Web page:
SOLVED PROBLEMS
824
Chapter Eighteen
Management of Waiting Lines
KEY POINTS
1.
Waiting line occur because there is an imbalance between supply and demand in service systems.
2.
One cause of imbalances is variability in service times and/or customer arrival times.
3.
Two important approaches to managing waiting lines are reducing variability where possible by
standardizing a process and/or altering the perceived waiting time.
channel, 797
finite-source situation, 797
infinite-source situation, 796
multiple-priority model, 812
queue discipline, 800
queuing theory, 794
KEY TERMS
Use this approach for infinite-source problems:
1. Note the number of servers. If there is only one server,
M
1. Use the basic relationship
formulas
in
Figure 18.7 and the single-server formulas in
Table 18.1. If service is constant, use Formula 18–9
for
L
q
. For
M
> 1, use the basic relationship formulas in
Figure 18.7, the multiple-server values in
Table 18.4 for
L
q
and
P
0
, and Formulas 18–12 and 18–13.
2. Determine the customer arrival rate and the service rate. If the arrival or service
time
is given
instead of a rate, convert the time to a rate. For example, a service time of 10 minutes would con-
vert to a service rate,
, of
[1/(10 minutes/customer)] (60 minutes/hour)
6 customers/hour
3. If multiple priorities are involved, use the Excel template on the Web site (preferred approach) or
the formulas in
Table 18.5.
Problem 1
Infinite source.
One of the features of a new machine shop will be a well-stocked tool crib. The
manager of the shop must decide on the number of attendants needed to staff the crib. Attendants
will receive $9 per hour in salary and fringe benefits. Mechanics’ time will be worth $30 per hour,
which includes salary and fringe benefits plus lost work time caused by waiting for parts. Based on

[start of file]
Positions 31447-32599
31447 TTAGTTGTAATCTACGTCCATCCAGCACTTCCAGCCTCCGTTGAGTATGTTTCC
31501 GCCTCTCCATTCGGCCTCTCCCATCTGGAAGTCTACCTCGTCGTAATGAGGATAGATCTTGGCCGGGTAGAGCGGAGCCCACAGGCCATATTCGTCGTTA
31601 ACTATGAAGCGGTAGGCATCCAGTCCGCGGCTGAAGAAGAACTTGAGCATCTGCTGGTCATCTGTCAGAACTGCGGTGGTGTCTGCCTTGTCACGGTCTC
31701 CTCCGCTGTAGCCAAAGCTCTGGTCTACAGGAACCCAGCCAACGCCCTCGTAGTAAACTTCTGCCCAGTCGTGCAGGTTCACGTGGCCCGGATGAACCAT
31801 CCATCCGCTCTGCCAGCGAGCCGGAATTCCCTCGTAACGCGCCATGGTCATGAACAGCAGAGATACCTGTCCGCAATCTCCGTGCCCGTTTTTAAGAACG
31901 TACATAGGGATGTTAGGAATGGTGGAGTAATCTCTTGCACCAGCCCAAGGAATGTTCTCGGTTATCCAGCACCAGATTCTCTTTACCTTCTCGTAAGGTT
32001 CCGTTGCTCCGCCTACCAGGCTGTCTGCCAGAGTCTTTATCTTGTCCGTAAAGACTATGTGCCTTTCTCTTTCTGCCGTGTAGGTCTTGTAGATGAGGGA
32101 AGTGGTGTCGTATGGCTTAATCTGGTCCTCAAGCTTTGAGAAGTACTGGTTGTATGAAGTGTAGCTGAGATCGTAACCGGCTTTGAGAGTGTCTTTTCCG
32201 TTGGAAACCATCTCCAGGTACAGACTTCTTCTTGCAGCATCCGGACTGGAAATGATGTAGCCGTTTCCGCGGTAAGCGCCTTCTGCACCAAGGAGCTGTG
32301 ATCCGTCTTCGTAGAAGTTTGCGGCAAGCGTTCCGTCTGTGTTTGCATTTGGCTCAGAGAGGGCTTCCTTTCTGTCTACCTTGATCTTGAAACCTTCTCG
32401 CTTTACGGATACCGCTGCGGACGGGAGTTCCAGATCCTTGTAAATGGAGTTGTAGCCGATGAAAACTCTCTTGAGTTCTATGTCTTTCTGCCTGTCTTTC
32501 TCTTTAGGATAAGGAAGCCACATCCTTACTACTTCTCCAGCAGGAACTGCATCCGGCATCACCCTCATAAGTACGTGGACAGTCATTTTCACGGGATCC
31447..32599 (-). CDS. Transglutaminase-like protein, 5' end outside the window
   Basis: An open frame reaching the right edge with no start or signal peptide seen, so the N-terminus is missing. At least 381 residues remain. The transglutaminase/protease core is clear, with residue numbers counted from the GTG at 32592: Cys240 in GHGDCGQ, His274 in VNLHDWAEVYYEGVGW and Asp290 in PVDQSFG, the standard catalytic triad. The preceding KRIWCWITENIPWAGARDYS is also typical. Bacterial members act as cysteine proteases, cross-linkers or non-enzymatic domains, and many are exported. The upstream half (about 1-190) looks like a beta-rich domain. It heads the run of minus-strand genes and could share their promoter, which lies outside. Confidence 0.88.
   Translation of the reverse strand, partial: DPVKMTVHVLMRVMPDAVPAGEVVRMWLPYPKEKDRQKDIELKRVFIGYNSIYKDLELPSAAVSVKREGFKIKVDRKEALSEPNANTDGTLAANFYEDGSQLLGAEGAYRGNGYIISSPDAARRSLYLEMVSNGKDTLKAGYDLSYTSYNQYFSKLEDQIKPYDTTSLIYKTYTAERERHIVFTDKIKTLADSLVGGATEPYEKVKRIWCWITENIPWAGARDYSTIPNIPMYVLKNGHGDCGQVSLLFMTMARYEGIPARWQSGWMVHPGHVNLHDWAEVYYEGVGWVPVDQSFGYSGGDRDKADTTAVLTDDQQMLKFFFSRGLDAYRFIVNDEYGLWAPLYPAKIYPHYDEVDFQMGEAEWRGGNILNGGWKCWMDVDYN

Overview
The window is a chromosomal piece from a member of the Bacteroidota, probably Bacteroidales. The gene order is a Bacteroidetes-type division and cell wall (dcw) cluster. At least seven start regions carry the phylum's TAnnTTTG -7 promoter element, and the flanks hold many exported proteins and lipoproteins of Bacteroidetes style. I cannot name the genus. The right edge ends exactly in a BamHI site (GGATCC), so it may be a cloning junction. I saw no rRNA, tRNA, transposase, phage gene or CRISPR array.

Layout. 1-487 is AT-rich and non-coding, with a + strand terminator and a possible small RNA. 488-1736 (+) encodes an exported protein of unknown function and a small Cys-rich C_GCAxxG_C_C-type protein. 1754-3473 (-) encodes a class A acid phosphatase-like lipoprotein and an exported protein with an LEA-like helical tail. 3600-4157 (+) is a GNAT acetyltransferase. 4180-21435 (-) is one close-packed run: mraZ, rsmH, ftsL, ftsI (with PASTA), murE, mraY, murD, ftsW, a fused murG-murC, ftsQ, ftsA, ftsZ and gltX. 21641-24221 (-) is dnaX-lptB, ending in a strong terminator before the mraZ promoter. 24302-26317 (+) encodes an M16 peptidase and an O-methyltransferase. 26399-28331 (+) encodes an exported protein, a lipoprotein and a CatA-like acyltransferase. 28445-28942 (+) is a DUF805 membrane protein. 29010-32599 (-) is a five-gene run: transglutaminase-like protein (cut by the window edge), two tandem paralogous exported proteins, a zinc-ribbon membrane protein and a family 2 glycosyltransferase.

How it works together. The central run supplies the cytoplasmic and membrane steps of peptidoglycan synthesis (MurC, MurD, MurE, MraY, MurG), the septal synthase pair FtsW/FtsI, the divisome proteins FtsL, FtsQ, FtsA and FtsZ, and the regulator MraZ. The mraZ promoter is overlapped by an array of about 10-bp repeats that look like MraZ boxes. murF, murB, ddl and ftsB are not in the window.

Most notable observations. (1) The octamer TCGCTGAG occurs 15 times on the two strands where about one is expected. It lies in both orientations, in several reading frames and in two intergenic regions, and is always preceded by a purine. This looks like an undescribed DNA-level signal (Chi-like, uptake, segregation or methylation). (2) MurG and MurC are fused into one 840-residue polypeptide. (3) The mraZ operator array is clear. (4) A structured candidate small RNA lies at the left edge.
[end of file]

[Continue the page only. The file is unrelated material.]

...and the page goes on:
previous experience, the manager estimates requests for parts will average 18 per hour with a ser-
vice capacity of 20 requests per hour per attendant. How many attendants should be on duty if the
manager is willing to assume that arrival and service rates will be Poisson-distributed? (Assume the
number of mechanics is very large, so an infinite-source model is appropriate.)
Solution
The
basic relationship formulas
can be used with an infinite source model. There are formulas for
system utilization, the average number or average time waiting for service, the average number being
served, and the average number or time in the system. Refer to
Figure 18.7 on p. 802 to help you connect
with the appropriate formula. The formulas are on p. 802.
Single-channel model:
Use when there is
one
server, team, or crew. See p. 803.
Single-channel, constant service time.
See p. 804.
Multiple-channel model.
Use when there are
two or more
independent servers, teams, or crews.
See p. 805
Multiple-priority model.
Use when service order is based on priority class. See p. 813.

#### You've reached the end of your free preview.

Want to read all 8 pages?

- Fall '16
- average number, average waiting time, Jeris J. White